astray

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 /əˈstreɪ/

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WordReference Random House Learner's Dictionary of American English © 2016
a•stray /əˈstreɪ/USA pronunciation   adv. 
  1. off the correct or known path or route;
    lost:The letter must have gone astray.
  2. away into error, confusion, or undesirable action or thought:Wicked companions led her astray.

adj. [be + ~]
  1. lost:I was astray and couldn't find my way.
  2. confused; in error:was astray in those calculations.

WordReference Random House Unabridged Dictionary of American English © 2016
a•stray  (ə strā), 
adv., adj. 
  1. out of the right way;
    off the correct or known road, path, or route:Despite specific instructions, they went astray and got lost.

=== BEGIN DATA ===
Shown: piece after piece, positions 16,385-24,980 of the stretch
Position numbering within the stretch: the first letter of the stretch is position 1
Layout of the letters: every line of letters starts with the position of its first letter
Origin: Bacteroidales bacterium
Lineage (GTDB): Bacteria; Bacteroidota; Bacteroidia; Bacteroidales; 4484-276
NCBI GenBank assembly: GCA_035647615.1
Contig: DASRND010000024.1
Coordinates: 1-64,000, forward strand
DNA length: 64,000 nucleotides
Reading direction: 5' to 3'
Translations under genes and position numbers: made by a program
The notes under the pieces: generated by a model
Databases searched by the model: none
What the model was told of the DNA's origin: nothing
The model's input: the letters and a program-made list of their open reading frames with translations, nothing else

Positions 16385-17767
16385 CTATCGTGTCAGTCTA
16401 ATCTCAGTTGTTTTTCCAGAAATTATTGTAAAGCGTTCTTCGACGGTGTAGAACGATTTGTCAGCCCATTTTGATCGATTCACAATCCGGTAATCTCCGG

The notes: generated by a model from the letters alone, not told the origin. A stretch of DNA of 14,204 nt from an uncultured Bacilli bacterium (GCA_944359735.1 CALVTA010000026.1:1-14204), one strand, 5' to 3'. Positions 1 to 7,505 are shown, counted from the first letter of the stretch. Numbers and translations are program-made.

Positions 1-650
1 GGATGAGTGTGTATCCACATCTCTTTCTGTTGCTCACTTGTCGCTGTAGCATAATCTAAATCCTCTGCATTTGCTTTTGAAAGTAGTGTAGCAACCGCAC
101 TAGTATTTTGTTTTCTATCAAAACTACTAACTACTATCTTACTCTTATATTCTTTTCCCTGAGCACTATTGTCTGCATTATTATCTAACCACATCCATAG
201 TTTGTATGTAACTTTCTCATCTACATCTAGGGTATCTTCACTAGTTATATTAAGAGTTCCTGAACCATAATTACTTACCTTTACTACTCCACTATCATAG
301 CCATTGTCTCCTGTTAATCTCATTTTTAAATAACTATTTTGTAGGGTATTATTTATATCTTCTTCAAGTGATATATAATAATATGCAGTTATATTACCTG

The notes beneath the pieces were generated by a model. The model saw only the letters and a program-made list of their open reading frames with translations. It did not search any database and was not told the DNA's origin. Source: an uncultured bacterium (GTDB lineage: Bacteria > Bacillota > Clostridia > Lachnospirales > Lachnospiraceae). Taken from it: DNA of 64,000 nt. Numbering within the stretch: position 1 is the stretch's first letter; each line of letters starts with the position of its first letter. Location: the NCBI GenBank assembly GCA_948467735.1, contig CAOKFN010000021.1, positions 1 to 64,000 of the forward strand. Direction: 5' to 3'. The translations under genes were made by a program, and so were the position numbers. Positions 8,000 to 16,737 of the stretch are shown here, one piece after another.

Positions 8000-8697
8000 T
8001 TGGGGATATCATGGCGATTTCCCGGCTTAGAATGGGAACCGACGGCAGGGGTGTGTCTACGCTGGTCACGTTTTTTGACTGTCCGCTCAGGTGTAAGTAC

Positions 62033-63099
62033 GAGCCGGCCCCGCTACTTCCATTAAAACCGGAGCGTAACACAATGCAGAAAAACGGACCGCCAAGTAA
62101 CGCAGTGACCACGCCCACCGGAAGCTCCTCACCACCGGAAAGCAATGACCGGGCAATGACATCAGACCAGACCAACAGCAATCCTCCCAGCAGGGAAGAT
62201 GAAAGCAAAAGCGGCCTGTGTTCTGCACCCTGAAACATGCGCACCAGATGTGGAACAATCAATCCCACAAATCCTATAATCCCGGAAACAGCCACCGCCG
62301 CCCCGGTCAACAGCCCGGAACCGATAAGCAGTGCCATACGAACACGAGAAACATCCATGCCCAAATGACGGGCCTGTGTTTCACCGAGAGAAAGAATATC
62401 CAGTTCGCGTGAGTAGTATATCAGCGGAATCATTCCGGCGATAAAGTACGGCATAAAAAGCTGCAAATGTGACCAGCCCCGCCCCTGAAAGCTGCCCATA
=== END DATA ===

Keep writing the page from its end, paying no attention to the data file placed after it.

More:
2. away from that which is right; into error, confusion, or undesirable action or thought:They were led astray by their lust for money.
Etymology:
  • Anglo-French *astraié, Old French estraié, past participle of estraier; see stray
  • Middle English astraye 1250–1300


Collins Concise English Dictionary © HarperCollins Publishers::

astray /əˈstreɪ/ adj , adv (postpositive)
  1. out of the correct path or direction
  2. out of the right, good, or expected way; into error
Etymology: 13th Century: from Old French estraie roaming, from estraier to stray



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